Improving your credit is a marathon, not a sprint. Adopt these habits for better credit in the long run.
It's no secret your credit history matters on your mortgage application. Your credit not only factors into getting you approved, but in landing you the best interest rate, too. While your credit score is a snapshot of how you handle credit obligations, it takes more than a snap to improve it. So, whether you're applying for a mortgage, ready to refinance or thinking about the future, there's no time like right now to adopt healthy credit habits, like these:
1. Pay your bills on time
Making payments on all of your accounts on time is the simplest way to score good credit. Neglecting your responsibility is one of the fastest ways to make your score plummet.Not organized enough to keep up with due dates? No problem. Consider apps, like Mint, that help you organize your finances. They can put due dates on your personal calendar, schedule payments and will even send you reminders that a bill is almost due.Whatever approach you use, if you know you're going to be late on a payment, contact your credit card or lender ASAP. You might be able to negotiate a grace period or late fee instead of a credit ding.
2. Use less than 30% of your available credit
Maxed-out credit cards don't look good on you. It's important to have a healthy number of accounts and amount of credit available to you, but it doesn't reflect well (especially to the credit bureau algorithms calculating your score) when you're relying too much on credit.High balances on your revolving credit accounts can lower your credit score. Consider paying down – or off! – your higher bills and keeping balances low. Make lump payments each month or – even better – make multiple, smaller payments each month as your credit account allows. Keeping responsible balances shows you know how to handle the credit available to you and are able to cover what you owe.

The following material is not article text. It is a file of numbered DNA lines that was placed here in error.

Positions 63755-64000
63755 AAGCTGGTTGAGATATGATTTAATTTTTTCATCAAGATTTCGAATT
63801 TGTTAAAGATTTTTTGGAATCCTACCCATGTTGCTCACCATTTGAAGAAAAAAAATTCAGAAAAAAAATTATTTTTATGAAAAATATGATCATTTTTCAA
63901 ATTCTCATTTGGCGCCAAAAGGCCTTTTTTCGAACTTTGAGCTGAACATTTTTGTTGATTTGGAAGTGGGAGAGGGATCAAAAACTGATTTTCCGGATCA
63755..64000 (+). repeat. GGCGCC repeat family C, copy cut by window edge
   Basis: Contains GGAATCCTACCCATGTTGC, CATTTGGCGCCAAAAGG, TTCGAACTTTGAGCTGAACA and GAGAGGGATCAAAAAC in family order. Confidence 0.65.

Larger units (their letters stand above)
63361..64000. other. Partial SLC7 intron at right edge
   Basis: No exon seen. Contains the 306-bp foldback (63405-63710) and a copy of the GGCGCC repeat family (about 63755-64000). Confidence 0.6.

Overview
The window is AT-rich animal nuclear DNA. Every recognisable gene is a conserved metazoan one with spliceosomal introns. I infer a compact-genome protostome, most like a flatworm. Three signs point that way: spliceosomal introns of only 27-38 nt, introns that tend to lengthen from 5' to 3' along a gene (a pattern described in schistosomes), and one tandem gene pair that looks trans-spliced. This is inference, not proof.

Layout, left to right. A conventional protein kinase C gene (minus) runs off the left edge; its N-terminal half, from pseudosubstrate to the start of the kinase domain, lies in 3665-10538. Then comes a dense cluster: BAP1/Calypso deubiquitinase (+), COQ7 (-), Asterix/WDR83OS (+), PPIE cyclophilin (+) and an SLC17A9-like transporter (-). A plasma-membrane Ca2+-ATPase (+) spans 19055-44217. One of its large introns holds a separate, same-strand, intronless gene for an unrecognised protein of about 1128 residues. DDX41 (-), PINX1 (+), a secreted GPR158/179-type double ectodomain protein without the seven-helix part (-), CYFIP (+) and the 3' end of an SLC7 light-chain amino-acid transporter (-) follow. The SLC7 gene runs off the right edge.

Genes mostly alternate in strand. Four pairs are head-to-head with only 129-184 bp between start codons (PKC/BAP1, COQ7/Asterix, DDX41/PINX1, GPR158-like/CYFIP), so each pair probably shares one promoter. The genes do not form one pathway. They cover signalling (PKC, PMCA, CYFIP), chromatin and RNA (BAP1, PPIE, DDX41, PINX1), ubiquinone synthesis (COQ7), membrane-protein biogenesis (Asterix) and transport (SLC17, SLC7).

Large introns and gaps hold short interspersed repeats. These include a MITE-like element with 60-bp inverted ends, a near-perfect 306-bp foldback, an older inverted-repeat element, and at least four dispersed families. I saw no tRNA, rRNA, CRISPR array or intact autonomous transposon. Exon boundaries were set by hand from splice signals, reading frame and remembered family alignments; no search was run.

3. Protect your identity, regularly
Corporate data breaches have made checking your credit score and accounts more important than ever. If your identity has been compromised, it's important to act fast to protect yourself from a) effects on your credit and b) having to cover the damages.Resources are available, including Credit Karma and freecreditscore.com, to monitor your credit and alert you if something is amiss. Be sure to check what fraud protection your credit card and bank offer.
4. Think long-term relationships... with your credit accounts
The age of your credit accounts is a big deal when it comes to your credit score. Any accounts under 5 years can pull your average age — not to mention, your score — down. So, be mindful when closing old accounts or opening new ones. Tap into a credit score simulator, like NerdWallet, to see how changes to your credit situation, including adding or closing accounts, can affect your credit score.
5. Don't move your debt around
Using no-interest balance transfers to pay off other credit accounts might save you money, but isn't always the best choice for your credit score. Opening new lines of credit to pay off other debt can lower your score by adding credit inquiries to your history, as well as additional accounts, without lowering your balances. If possible, focus on paying down those accounts and keep the balances low to avoid interest payments you don't want to make.
6. Give yourself time
Credit scores are like personal impressions. They don't change overnight. Your credit score typically includes financial data from the previous year – unless you have bankruptcy or collections against you, which stick around for 7-10 years. Keep your credit situation and your score in mind when planning for big purchases, and give yourself enough time to get in great credit shape for taking a big step, like applying for a mortgage.
How healthy is your credit score?
You don't need to be on the verge of buying a house or refinancing to check in with your credit. Use the resources above to see where you stand. If your credit isn't where you'd like it to be, let's start improving it. Work with your Union Home Mortgage loan officer to see what's bogging down your score. Together, we can devise a strategy to clean up your history and position you for a bright financial future.